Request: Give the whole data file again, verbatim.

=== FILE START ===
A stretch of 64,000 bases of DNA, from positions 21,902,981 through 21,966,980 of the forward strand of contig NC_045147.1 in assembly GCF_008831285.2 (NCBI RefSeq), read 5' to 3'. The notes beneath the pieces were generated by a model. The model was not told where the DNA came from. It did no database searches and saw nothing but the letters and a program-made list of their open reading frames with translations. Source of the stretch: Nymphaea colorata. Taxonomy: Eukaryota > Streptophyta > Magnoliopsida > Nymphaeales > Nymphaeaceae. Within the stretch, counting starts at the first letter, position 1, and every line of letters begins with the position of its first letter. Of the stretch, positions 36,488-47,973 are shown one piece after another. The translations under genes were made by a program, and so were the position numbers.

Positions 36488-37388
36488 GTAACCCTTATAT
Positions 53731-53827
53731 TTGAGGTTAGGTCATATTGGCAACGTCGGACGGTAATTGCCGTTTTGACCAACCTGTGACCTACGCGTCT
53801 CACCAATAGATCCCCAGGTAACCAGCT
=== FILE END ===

A stretch of 64,000 bases of DNA, from positions 21,902,981 through 21,966,980 of the forward strand of contig NC_045147.1 in assembly GCF_008831285.2 (NCBI RefSeq), read 5' to 3'. The notes beneath the pieces were generated by a model. The model was not told where the DNA came from. It did no database searches and saw nothing but the letters and a program-made list of their open reading frames with translations. Source of the stretch: Nymphaea colorata. Taxonomy: Eukaryota > Streptophyta > Magnoliopsida > Nymphaeales > Nymphaeaceae. Within the stretch, counting starts at the first letter, position 1, and every line of letters begins with the position of its first letter. Of the stretch, positions 36,488-47,973 are shown one piece after another. The translations under genes were made by a program, and so were the position numbers.

Positions 36488-37388
36488 GTAACCCTTATAT
Positions 53731-53827
53731 TTGAGGTTAGGTCATATTGGCAACGTCGGACGGTAATTGCCGTTTTGACCAACCTGTGACCTACGCGTCT
53801 CACCAATAGATCCCCAGGTAACCAGCT